Anyway, the idea is to use the habitat's rotation to provide you with your initial speed, and the destination habitat's rotation to provide you with your stopping speed. Your kinetic energy is borrowed from the habitat's rotational energy, so it costs your vehicle nothing - no energy, no propellant.

In the case of moving to a tethered twin habitat, you then give that energy right back to the habitat system when you stop! Thus, we have high speed, yet extremely efficient travel. In the case of going outside the pair, this would slowly change the rotation of the two habs. But, assuming about equal travel all around the cluster, it will all balance out. And, even if it doesn't, the mass of a shuttle is many millions of times less than that of the habitat, so the problem is slight anyway, and can be corrected by rocket burns if it gets big enough to worry about over time.

(This is exactly the same as launching something from the Earth's equator. The launching spacecraft is borrowing some rotational energy from the planet to get going. In theory, if millions upon quadrillions of spacecraft were launched in this manner, the Earth would lose all its angular momentum and stop rotating! But, in practice, it isn't a concern since Earth is fucking massive. In a space habitat, the mass difference brings it down, but you'd still think about it, since they depend on angular inertia being precise to keep the sun shining in through its mirrors.)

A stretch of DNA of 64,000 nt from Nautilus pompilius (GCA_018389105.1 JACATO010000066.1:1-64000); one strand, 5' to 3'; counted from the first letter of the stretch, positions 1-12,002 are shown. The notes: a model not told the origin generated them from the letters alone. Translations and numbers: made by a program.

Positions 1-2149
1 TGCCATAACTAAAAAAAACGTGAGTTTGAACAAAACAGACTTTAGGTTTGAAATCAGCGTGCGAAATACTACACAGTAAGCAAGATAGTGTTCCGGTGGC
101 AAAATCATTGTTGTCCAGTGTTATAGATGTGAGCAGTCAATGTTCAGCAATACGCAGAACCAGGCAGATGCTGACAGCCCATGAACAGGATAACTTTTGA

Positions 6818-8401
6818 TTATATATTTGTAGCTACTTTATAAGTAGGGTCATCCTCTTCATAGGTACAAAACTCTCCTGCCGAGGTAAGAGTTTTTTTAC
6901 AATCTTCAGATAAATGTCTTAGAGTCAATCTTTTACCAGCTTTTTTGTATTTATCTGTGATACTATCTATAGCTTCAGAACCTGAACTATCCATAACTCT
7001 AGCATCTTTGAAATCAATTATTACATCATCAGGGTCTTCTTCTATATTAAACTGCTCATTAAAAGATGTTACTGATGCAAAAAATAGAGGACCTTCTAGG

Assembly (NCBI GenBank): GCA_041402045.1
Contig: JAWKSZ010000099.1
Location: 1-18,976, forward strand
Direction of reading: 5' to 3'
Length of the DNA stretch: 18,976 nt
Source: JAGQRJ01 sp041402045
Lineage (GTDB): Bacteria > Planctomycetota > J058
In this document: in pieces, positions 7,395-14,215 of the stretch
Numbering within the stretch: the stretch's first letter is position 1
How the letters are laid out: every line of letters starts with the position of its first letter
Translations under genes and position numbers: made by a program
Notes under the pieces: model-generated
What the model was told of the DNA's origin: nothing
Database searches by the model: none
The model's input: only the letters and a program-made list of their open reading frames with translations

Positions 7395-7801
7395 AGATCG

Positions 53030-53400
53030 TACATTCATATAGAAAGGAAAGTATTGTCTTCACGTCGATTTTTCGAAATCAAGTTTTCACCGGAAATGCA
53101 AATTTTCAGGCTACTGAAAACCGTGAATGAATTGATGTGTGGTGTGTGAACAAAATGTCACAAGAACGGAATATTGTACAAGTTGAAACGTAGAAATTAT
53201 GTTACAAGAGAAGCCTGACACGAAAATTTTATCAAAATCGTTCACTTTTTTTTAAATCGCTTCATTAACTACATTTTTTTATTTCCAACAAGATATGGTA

Anyway, taking this mode of transportation, how would we lay out the cluster to take advantage of it? Well, the straight line ring is it! You want to orient the habitats such that the next hab on the trip is tangent to the last's rotation.

Let me draw a picture:

Image

The black lines represent the physical tethers between habitat pairs. The green arrows are the direction of rotation of the individual habs, and the red lines show tangent lines - the path a space car could take for easy travel between pairs. The angle here is if you were the sun looking at the cluster. (The reason for this is so the sun shines right into the mirrors on the end caps.) This has some minor orbital implications, but the size of the cluster is virtually nothing compared to the distance to the sun. Might - might - be an issue in Earth orbit though. Worst case, they tether the ring together (meh), or just simply burn every so often to stay in formation.

Also, note that this picture isn't remotely to scale. The twin habitats of a pair might be as much as 50 miles apart - and if you assume 4 miles wide, you can see the scale really break down here. But, it does serve to illustrate the motion involved.


The habitats are all arranged so the pairs point in<->out with the center of the cluster ring for the main reason of keeping the traffic lanes relatively clear. With this layout, you have a steady two way connection between the inner portion of the ring, and a separate two way connection with the outer part of the ring.